“When we were a smaller organization, I had a lot more influence on the culture than I do now,” says Sean Kelly, CEO of SnackNation, a company that delivers healthy snacks to offices and homes across America. SnackNation currently has about 150 employees headquartered in Culver City, California.
Sean says as the company roster has expanded, he’s had to be more intentional about scaling the culture, and that includes being more proactive about collecting team members’ feedback.
“There were multiple phases where the influence of culture changed as our company grew. But we certainly felt it when we got to around 90 to 100 team members. I'd even say around the 30- or 40-person mark, our mid-level leadership influenced culture more than top leadership,” shares Sean.
“As a leader, I could still help guide and shape our culture—but it was really no longer primarily under my influence.”
“I’ve become more accepting of poll assessments and various surveys as the organization has grown larger; I'm not shaping the culture as much as I used to, and so it's very good for me to continually ensure that I understand what's going on, what's being said, and what's being felt.”
With that in mind, here are 4 ways great, authentic leaders—including Sean from SnackNation and Mari Wenrick from Value Added Packaging—use feedback from their employees to scale culture.
1. Use feedback to measure progress
“It doesn't really matter where you are, it's where you're going,” says Sean, which is why soliciting feedback and measuring drivers of engagement are both important at SnackNation.
“Everything's relative, but as long as you're getting better, and as long as people have a reason to believe that—or that there is the chance for things to get better—the team members are going to be excited, and they are going to be engaged.”
Don’t focus too much on where you are at now; instead, consider culture assessments as a barometer to examine over time. Another tip from Sean: Start by seeking to understand what motivates people and what people need to do their best work. If you don’t know the answer to those questions, then the information you’re gathering may not be as useful as it could be.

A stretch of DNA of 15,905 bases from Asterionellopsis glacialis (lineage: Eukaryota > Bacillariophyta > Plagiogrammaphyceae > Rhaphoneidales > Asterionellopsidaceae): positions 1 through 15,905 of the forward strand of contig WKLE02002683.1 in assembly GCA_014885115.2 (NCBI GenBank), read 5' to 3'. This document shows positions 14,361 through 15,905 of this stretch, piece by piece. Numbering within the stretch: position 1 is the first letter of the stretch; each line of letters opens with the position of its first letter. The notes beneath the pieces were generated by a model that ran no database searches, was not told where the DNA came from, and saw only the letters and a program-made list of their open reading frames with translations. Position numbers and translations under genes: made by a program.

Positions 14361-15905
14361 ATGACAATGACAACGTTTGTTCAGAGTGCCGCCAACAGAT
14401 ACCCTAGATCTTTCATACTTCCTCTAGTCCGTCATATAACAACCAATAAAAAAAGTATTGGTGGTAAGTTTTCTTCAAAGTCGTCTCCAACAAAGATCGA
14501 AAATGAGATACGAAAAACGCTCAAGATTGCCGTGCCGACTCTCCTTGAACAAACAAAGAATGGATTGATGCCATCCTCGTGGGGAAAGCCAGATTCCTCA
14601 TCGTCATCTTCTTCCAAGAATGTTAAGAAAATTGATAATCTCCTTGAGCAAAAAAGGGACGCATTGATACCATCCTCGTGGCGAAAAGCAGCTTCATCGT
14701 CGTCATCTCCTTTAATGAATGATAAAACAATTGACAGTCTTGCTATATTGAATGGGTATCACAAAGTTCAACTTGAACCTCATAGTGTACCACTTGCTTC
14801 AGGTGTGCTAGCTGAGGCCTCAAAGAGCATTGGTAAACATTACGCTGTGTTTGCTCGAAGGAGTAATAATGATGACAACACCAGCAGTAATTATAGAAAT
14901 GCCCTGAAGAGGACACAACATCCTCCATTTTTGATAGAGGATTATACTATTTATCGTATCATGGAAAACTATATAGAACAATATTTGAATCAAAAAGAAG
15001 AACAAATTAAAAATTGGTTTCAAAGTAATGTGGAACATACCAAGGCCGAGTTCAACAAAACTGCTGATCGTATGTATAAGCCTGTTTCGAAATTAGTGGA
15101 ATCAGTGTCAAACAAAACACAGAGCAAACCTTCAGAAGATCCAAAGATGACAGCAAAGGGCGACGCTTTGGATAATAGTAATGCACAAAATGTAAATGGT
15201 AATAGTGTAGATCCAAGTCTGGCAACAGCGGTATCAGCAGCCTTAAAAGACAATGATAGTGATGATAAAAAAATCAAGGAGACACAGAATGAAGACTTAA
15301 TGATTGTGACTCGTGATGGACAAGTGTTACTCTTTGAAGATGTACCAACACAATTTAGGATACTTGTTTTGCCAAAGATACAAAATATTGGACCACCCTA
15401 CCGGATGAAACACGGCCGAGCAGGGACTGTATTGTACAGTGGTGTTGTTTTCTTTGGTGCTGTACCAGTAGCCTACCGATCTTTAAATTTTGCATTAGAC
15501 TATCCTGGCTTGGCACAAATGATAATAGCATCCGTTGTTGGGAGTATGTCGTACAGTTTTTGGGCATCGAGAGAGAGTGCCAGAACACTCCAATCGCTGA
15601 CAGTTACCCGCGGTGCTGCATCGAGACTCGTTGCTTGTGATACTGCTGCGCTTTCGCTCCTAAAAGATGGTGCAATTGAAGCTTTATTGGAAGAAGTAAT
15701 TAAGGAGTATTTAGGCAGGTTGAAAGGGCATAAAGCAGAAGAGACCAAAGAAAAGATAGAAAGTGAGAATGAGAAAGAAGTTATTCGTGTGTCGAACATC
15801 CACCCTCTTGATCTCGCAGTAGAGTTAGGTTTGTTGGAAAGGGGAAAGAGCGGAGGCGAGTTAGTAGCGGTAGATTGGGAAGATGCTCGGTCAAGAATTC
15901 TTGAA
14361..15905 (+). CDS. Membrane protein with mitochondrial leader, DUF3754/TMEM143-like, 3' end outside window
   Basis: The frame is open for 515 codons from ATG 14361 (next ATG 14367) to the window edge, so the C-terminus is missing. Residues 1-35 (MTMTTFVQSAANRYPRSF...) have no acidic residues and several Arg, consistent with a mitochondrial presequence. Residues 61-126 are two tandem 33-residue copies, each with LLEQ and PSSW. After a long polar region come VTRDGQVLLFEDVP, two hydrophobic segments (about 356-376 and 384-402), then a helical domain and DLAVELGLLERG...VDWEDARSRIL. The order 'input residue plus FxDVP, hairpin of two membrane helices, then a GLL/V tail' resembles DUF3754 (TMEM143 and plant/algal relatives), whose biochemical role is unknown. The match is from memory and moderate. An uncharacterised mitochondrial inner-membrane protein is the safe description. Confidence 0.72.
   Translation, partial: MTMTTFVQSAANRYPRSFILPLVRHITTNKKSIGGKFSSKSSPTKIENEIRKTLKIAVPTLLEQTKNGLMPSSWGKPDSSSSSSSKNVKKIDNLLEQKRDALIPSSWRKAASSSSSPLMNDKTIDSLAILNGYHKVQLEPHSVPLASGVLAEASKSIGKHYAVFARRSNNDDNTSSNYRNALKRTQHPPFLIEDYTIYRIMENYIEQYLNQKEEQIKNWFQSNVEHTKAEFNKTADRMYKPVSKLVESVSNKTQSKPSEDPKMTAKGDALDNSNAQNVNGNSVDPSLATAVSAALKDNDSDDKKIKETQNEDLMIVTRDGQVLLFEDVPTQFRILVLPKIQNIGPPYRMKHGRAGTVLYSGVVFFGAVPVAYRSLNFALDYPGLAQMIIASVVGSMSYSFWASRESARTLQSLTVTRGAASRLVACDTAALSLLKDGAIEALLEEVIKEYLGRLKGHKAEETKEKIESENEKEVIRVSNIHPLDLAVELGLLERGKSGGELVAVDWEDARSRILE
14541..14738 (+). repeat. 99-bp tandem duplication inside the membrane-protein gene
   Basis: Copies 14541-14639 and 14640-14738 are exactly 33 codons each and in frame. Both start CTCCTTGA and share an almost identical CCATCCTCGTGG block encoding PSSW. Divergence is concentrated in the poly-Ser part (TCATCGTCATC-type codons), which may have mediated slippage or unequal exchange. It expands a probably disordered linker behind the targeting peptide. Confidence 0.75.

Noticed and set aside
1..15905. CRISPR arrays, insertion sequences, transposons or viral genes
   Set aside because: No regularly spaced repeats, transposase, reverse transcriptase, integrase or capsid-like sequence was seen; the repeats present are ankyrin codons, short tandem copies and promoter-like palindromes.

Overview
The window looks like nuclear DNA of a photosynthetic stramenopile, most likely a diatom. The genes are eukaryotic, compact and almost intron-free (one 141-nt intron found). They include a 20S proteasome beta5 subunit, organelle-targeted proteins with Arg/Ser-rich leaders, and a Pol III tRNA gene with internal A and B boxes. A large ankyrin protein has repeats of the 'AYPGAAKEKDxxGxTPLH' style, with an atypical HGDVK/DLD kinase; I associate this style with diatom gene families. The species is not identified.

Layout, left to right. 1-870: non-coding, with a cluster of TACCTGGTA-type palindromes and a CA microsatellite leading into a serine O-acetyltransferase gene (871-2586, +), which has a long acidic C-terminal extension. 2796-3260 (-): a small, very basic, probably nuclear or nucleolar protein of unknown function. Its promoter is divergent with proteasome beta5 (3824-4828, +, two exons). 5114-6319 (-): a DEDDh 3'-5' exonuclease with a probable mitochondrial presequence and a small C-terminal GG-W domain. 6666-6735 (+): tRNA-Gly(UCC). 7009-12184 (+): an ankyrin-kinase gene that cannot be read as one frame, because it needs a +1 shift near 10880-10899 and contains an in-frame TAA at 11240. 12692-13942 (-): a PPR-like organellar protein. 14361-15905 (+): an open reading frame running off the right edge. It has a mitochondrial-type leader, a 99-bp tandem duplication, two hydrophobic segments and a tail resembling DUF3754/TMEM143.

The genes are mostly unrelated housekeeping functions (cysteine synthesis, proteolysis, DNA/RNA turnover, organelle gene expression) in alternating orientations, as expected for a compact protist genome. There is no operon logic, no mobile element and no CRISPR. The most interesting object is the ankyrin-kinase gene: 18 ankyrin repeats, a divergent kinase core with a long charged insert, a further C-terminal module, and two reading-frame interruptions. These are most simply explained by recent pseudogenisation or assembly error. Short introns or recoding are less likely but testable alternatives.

2. Use feedback to promote accountability
Getting feedback from employees or using engagement surveys is also a way to ensure and promote shared accountability. “It helps to build a culture of ownership. If we ask somebody, ‘What is your plan to achieve success?’ Or, ‘What support are you seeking from us to help you achieve success?’ We are able to get answers to those questions, and then hold people accountable for growth,” explains Sean.
“Often times, there are a lot of answers to these questions that indicate how someone is feeling about the organization or what they need. If we give them what they need to be successful, then we have a plan together, where as long as we're both improving, we're going to get there and we can hold all parties accountable.”
3. Use feedback to build transparency
One of the best ways SnackNation is able to check the pulse of their company culture is through monthly, open Q&A sessions.
These are anonymous, question-and-answer format sessions where anyone within the company can ask top leadership any question they want. In turn, leaders get vulnerable and honest in front of the entire group.
“We don't know who wrote any of the questions. We also don't allow anyone else to see the questions that other people are asking beforehand. They just enter it into a shared Google Document and we answer it in front of the team,” he says.
The open-ended questions uncover deep, meaningful insights around what people are thinking and feeling—and better yet, why they are feeling that way. “You can spot trends. You can also see if it's one person who's just frustrated and having a bad day, or maybe it's a disgruntled employee versus actually recognizing themes that multiple people feel,” explains Sean.
While they also use regular surveys, this is just one more way leaders at SnackNation embrace transparency while equipping team members to share what’s on their mind.
4. Use feedback to celebrate shared values
In this video, Mari Wenrick, Chief Champion of Culture at Value Added Packaging (VAP) explains how the company conducted a culture survey to gauge attitudes and perceptions within the company. “There were certain questions that I asked, such as, ‘What do you think about the company?’, ‘What do you think about the owners?’” Employees had the opportunity for the feedback to be anonymous.
It might have taken vulnerability on leadership’s behalf to ask such questions, but the feedback resulted in a major milestone for the company in terms of its culture journey.
The employee feedback was consistently articulated using the VAP language; it focused on the company values of love, family, care, and respect. “[This feedback] showed that they…really understood what we were doing and believed, and they had ownership in it, which was fantastic,” says Mari.
What employees wrote in their feedback was so moving that they put the messages on display on campus, which was another way they were able to celebrate the company’s culture.
The behavior of employees shifted from conscious actions to unconscious, cultural norms in alignment with the company values, says Mari. The unconscious was, “This is now what I'm a part of, and this is what I believe in,” she explains.
“And that, to me, was an amazing turning point because it showed that they bought into what we were doing and really had ownership in it.”
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